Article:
• The Internet allows the spread of false and misleading health information.
  •  Researchers at the CDC, for example, estimated that handling 107 cases of measles that occurred in 2011 cost state and local health departments between $2.7 million and $5.3 million.
  • A generation ago, patients were largely dependent upon the physicians they consulted as to how best to deal with a disease like cancer. Today they are becoming more reliant on mHealth, the Internet and digital health.
  • Most Americans are focused on what they’re being charged for health care, not how much they or an aging population are consuming, according to a new POLITICO/Harvard T.H. Chan School of Public Health poll.
  • Respondents blamed drug companies, insurers, providers and even the federal government for surging costs while dismissing overuse as a central issue.
  • 54 percent of respondents believe that high health costs are a serious problem. Asked about the reasons, nearly 80 percent said the prices charged by drugmakers were a major factor, while 75 percent held insurance companies responsible and 74 percent held hospitals responsible.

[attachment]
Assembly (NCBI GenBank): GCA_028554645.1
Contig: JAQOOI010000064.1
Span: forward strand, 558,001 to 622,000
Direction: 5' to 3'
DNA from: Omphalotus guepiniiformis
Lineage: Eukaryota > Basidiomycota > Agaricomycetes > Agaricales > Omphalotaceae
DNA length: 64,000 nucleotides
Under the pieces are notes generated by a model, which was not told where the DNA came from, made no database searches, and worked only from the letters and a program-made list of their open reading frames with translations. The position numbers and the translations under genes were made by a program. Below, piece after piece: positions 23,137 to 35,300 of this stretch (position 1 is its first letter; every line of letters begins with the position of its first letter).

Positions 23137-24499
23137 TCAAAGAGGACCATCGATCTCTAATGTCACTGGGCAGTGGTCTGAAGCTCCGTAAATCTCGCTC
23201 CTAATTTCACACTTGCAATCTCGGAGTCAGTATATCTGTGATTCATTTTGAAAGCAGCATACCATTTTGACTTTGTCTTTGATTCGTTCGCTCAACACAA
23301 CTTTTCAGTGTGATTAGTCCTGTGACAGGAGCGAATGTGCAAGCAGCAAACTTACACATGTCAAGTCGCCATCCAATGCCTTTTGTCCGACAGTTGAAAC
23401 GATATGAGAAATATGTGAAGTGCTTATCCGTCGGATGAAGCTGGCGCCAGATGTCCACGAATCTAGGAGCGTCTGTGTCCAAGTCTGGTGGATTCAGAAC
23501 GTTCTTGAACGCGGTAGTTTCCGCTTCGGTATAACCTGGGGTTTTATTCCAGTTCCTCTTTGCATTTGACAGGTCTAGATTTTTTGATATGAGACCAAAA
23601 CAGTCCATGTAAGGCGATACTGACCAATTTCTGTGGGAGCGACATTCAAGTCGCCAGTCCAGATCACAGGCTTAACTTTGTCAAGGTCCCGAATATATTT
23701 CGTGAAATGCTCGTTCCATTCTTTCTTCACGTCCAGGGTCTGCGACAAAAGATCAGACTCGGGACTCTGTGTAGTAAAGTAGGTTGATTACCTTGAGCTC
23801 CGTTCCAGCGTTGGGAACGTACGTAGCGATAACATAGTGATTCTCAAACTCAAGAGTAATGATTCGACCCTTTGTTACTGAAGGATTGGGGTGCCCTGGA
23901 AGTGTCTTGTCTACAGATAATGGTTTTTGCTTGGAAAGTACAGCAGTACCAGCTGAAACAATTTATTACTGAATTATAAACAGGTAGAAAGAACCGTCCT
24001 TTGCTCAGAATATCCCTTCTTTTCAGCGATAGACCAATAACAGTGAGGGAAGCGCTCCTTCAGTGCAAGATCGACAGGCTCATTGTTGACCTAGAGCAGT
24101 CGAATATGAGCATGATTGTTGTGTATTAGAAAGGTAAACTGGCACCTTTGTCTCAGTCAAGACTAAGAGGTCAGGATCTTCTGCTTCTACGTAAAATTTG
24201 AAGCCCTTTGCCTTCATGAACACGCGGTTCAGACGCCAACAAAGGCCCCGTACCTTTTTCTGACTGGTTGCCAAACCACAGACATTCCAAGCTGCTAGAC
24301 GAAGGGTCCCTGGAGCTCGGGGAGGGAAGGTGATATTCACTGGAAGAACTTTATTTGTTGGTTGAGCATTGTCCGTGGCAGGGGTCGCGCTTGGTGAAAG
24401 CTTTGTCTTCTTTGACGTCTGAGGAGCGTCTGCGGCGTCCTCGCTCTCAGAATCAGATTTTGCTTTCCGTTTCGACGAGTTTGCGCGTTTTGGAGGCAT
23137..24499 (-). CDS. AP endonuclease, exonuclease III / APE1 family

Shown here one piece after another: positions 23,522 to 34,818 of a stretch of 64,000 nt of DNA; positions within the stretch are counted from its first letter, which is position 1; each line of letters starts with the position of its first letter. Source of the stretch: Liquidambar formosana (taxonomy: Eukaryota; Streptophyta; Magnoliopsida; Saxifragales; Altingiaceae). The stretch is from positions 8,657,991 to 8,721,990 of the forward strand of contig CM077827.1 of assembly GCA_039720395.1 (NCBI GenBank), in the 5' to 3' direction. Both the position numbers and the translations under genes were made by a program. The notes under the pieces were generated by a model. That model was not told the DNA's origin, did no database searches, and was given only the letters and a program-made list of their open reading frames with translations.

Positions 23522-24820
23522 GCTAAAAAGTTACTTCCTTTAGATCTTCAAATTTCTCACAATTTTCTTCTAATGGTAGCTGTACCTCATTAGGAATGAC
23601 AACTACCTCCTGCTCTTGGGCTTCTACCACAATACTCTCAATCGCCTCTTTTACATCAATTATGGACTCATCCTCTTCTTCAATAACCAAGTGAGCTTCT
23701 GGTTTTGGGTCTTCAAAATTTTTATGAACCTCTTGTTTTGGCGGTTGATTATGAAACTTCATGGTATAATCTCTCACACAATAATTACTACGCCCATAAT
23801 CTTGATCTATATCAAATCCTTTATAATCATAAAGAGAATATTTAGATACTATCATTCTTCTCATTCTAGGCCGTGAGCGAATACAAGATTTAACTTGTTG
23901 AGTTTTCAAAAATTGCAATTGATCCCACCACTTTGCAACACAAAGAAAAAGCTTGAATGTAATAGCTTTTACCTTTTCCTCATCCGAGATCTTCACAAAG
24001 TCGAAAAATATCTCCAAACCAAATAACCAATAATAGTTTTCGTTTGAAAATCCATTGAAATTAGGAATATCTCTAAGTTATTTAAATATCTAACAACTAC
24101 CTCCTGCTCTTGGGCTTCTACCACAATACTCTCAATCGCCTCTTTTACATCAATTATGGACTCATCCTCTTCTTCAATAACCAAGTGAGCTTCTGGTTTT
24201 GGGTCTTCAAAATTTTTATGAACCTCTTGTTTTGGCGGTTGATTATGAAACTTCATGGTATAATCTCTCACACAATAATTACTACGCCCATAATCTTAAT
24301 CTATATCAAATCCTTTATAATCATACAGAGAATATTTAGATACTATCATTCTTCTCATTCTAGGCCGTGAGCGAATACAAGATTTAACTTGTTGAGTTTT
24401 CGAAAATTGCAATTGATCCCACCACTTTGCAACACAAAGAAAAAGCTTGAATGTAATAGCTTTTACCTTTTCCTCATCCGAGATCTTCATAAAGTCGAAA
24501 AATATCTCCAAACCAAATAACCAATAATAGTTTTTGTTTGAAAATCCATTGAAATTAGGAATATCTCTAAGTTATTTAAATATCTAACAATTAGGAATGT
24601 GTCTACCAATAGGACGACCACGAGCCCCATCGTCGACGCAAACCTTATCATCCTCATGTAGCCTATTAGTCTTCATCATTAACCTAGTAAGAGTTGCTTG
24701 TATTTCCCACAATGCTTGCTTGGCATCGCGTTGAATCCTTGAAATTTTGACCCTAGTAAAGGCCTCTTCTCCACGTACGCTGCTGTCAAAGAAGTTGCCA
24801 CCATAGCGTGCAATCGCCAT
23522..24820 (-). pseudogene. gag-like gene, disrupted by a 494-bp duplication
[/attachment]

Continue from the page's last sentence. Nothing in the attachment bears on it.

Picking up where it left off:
• Our high cost of care and modest health outcomes will remain stubbornly fixed unless our behavior changes.
  • Lilly says the net price for its Humalog insulin—the price after discounts and rebates—fell to an average of $135 a patient a month in 2018, from $147 in 2014. During the same period, the product’s average list price rose 51.9% to $594 per patient monthly.
  • Lilly hasn’t raised the U.S. list price for Humalog since May 2017. U.S. sales of the drug rose 4% to $1.79 billion in 2018, which Lilly said was primarily driven by demand.
  • Dug middlemen continue to take a huge chunk of prescription drug profits.

KEY TAKEAWAY: “We still believe that amyloid beta hypothesis is potentially the right approach for the treatment of Alzheimer’s disease,” an Eisai spokesman told Reuters. What made Wall Street and everyone else, Eli Lilly, AstraZeneca, Merck, and Roche — have reported out decisive late-stage failures over the last year that all point to one conclusion: Targeting amyloid-beta alone in symptomatic patients may hit your biomarkers on effect, but it doesn’t delay the ruthless march of the disease.